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Women’s Institute: Radical?

July 14, 2015

WILucy Worsley (Radio Times 18-24 July) wrote that the WI is a : radical campaigning body, which often gets overshadowed by its reputation for competitive chutney-making and other such domestic activi­ties. Well-behaved women rarely make history, it’s often said, and the founders of the WI could be very badly behaved indeed.

Take the story of Edith Rigby. In 1913 the country seemed to be at peace, but beneath the surface, a civil war was raging, as the Suffragettes turned to increasingly desperate measures in their fight to win the vote.

On 7 July 1913, Edith – a Suffragette from E RigbyPreston and a friend of the Pankhursts – might have been seen lugging a keg of paraffin up to the hilltop holiday home in Lancashire of Sir William Lever, soap magnate. She laid a trail of paraffin round the wooden structure, lit it, and ran away down the hill.

As she got into the getaway car, the driver remembered that she was grinning. Edith turned herself in to the police tl day. Using the dock as a platform, she asked the world whether Sir William’s burnt-out was more important as just one of his “superfluous” homes, or as “a beacon lighted to King and country to see here are some intolerable grievances for women”.

Edith was sentenced to nine months in went on hunger strike, was released and fled the country. But in 1918, after the Suffragettes had finally won their fight for the vote, Edith was back living in a village close E Rigby 2to the scene of her crime. And she’d become a founder member and President of a new group that would in its own way continue the fight that the suffragettes had started. It was the WI…..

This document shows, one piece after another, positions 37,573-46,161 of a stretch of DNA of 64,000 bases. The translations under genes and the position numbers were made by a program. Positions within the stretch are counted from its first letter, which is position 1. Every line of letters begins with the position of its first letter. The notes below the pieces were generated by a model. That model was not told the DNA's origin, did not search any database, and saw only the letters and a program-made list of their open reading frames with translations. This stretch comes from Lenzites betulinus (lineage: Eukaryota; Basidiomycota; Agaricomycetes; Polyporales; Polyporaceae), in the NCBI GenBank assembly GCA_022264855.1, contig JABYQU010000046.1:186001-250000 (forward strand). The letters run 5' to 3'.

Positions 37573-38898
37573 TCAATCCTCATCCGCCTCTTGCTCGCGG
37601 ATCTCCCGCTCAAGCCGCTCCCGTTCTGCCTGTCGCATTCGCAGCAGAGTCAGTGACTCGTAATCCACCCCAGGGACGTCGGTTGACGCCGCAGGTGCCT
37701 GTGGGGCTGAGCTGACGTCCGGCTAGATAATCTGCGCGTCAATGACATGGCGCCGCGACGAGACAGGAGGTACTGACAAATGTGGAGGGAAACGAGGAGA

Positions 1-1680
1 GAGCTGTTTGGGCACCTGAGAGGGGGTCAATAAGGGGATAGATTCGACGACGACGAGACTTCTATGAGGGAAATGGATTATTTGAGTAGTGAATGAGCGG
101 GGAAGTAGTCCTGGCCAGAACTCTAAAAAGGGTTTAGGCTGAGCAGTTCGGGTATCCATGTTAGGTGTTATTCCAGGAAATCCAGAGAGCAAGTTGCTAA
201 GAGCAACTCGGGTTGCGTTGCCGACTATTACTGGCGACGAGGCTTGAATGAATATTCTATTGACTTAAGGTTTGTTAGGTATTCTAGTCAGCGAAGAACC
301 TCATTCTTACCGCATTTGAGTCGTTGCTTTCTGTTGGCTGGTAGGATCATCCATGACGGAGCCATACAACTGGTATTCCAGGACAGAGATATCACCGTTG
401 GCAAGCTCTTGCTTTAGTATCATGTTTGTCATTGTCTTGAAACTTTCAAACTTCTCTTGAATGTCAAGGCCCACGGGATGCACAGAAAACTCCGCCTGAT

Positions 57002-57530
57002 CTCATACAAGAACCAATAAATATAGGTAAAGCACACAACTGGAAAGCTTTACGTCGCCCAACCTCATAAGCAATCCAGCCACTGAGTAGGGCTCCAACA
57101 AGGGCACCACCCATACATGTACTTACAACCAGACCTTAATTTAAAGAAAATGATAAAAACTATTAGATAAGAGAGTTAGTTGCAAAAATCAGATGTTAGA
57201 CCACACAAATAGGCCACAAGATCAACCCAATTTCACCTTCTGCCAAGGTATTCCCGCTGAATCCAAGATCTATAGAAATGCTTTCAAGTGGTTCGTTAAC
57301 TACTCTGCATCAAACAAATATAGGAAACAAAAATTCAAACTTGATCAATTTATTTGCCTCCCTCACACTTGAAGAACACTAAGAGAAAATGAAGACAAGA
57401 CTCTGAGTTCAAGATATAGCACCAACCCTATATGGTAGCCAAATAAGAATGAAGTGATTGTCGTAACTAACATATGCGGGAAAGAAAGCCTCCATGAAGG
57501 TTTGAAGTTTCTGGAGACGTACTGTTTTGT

Perhaps the WI’s finest hour came in the Second World War, when members led the charge on the home front, feed­ing and housing millions of evacuees.

But some of them felt that their voluntary, unpaid work was taken for granted. A surprisingly consequence of the WI shouldering of the considerable burden of the extra housework caused by evacuation was an AGM resolution, in 1943, calling for such work to be remunerated.

“Women are important,” the resolution ran, “not just important as housewives and mothers and girlfriends and ‘sewers-on-of-buttons’ but vital and essential if we are to win this war… let one good thing that comes out of this disastrous calamity be fair pay for women.”

It would take another 30-odd years for the Equal Pay Act to be passed, but in making the case for it, the WI were way ahead of the women’s movement of the1970s.

In fact, many of the same issues raised by the Women’s Libbers were completely familiar from WI campaigns: the provision of nursery and contraception. But the difference lay in the “F” word. Many WI members would have offended if you called them “feminists”. But the Libbers would have been offended if you didn’t.

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